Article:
Most Americans are fed up with overpaid CEOs who run their companies aground while pocketing multimillion-dollar salaries and bonuses or golden parachutes.
Restricting the pay of executives whose com- panies get federal bailout money, as President Obama announced Wed- nesday, is entirely appro- priate.
Further, in a time of swelling joblessness, shrinking services and genuine economic pain, Wells Fargo should have realized a 12-night Vegas extravaganza billed as "employee recognition" would go over with the public about as well as a 12-night root canal.
The bank -- which received $25 billion in taxpayer bailout funds -- got the message and Tuesday scrapped the event.
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Similarly, Bank of America has been flayed by public opinion after ABC News reported it spent $10 million for a five-day Super Bowl carnival, part of a spon- sorship deal with the NFL.
Call it the new Puritan- ism. If you're getting tax- payer money, curb your excesses. Of course, what's "excess" to someone else may be "legitimate expense" to you. Who gets to decide?
And it's worth nothing that even well-intentioned thrift can have unintended repercussions. Consider: Wells Fargo suggests it may have to spend as much in cancellation fees as it would have spent on the Vegas event.
Who decides which marketing events are smart and which are dumb? Public opinion? In the end, businesses must get the message: If you're getting public money and spending extravagantly, you'd better have an extravagantly good reason for doing so.
San Jose Mercury News: Teachers union off base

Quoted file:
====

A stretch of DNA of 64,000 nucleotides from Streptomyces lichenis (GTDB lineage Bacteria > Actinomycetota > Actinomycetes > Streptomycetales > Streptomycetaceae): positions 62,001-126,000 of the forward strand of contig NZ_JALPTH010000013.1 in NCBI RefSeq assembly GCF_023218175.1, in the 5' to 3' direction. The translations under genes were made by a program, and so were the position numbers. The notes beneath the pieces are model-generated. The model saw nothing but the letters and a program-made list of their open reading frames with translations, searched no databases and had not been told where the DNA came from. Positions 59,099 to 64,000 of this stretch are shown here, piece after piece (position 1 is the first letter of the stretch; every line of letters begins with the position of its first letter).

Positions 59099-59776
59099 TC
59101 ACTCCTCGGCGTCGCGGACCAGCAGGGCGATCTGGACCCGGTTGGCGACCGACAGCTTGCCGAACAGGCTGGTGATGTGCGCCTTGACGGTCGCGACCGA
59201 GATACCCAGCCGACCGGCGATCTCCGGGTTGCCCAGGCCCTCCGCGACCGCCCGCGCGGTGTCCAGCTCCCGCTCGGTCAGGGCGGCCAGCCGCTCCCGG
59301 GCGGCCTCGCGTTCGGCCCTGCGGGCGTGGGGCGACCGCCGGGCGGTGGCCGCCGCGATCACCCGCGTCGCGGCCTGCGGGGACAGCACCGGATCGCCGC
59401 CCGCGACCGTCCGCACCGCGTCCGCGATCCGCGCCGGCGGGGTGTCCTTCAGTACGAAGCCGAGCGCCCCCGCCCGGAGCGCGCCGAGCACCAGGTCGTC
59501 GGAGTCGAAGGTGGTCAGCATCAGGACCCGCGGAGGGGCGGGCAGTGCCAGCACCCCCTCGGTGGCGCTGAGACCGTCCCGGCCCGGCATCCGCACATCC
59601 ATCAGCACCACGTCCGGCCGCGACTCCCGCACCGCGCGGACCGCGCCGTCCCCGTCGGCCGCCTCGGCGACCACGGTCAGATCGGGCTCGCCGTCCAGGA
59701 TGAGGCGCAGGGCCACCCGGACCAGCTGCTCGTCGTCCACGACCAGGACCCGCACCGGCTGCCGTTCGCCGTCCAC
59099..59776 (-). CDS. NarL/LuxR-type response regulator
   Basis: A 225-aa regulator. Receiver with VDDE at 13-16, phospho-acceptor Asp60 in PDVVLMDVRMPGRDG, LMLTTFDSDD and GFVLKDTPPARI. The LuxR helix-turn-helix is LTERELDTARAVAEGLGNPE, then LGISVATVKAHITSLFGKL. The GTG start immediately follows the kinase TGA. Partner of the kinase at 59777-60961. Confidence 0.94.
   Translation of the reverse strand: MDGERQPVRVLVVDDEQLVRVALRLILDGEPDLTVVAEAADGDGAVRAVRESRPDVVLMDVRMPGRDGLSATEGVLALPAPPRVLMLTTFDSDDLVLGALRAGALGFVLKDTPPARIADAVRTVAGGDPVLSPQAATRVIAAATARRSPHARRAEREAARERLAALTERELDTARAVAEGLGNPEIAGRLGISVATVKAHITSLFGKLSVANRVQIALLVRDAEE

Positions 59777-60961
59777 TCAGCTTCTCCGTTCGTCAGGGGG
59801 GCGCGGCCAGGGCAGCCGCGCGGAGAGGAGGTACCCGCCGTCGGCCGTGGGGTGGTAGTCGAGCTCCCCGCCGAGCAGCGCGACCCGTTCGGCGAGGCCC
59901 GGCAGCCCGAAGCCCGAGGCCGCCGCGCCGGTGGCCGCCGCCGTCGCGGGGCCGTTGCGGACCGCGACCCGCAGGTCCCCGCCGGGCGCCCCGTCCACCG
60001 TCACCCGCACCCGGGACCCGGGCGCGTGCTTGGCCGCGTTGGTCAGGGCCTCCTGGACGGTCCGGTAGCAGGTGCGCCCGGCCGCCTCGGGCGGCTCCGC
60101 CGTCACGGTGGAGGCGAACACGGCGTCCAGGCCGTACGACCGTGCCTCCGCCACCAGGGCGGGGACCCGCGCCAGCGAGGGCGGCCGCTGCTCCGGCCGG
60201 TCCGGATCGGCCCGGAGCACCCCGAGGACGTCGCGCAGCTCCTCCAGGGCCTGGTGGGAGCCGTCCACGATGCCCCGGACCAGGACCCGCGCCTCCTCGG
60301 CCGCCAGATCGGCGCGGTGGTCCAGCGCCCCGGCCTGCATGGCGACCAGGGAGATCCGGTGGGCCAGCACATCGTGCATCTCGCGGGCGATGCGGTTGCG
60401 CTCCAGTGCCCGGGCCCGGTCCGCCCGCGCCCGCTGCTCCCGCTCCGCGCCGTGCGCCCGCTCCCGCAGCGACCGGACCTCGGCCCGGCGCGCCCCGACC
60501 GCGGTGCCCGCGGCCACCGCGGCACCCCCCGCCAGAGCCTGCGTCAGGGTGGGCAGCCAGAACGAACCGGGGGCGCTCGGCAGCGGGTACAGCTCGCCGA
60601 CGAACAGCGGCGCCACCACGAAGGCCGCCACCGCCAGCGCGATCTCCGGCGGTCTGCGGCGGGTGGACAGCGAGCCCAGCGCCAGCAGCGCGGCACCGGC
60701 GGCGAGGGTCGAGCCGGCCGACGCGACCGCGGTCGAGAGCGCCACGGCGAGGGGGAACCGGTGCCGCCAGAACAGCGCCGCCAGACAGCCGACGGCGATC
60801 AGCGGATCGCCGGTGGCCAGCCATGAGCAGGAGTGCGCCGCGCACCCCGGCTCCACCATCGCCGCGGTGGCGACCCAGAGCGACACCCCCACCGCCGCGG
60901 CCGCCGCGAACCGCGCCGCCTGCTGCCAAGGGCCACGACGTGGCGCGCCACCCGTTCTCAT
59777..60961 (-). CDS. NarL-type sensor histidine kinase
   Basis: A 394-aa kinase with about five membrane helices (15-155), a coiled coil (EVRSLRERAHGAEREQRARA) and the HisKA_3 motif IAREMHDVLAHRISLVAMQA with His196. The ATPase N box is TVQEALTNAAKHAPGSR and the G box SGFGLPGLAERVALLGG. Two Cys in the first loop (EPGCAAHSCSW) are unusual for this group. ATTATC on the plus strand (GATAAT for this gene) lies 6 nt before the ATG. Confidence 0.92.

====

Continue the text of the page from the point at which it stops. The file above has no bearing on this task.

The state teachers union is driving an odd stake in the fast-eroding ground of state spending on education.
The California Teachers Association is trying to stir up parents by harping on changes to the program that preserves small classes in lower grades.
In a TV ad, the CTA blasts Gov. Arnold Schwarzenegger and "some Sacramento politicians" who are "using the budget as an excuse to abolish our successful class-size reduction program."
K-12 schools face losing billions of dollars. The severity of the proposed cuts is real; however, the distress over the class-size reduction program is misguided.
To temper the impact of cuts, Schwarzenegger is proposing to give school districts maximum flexibility over how they spend $16 billion on designated state programs, which make up about a third of state K-12 money.
The $1.3 billion class- size reduction program, which former Gov. Pete Wilson began in flush times, would be among those that could be shifted to the general budget.
Under the program, the state gives districts an extra $1,000 per student if they agree to no more than 20 students per class in kindergarten through third grades.
Small classes are popular with parents and teachers for good reason.
There's never been strong evidence that California's smaller classes raised academic success.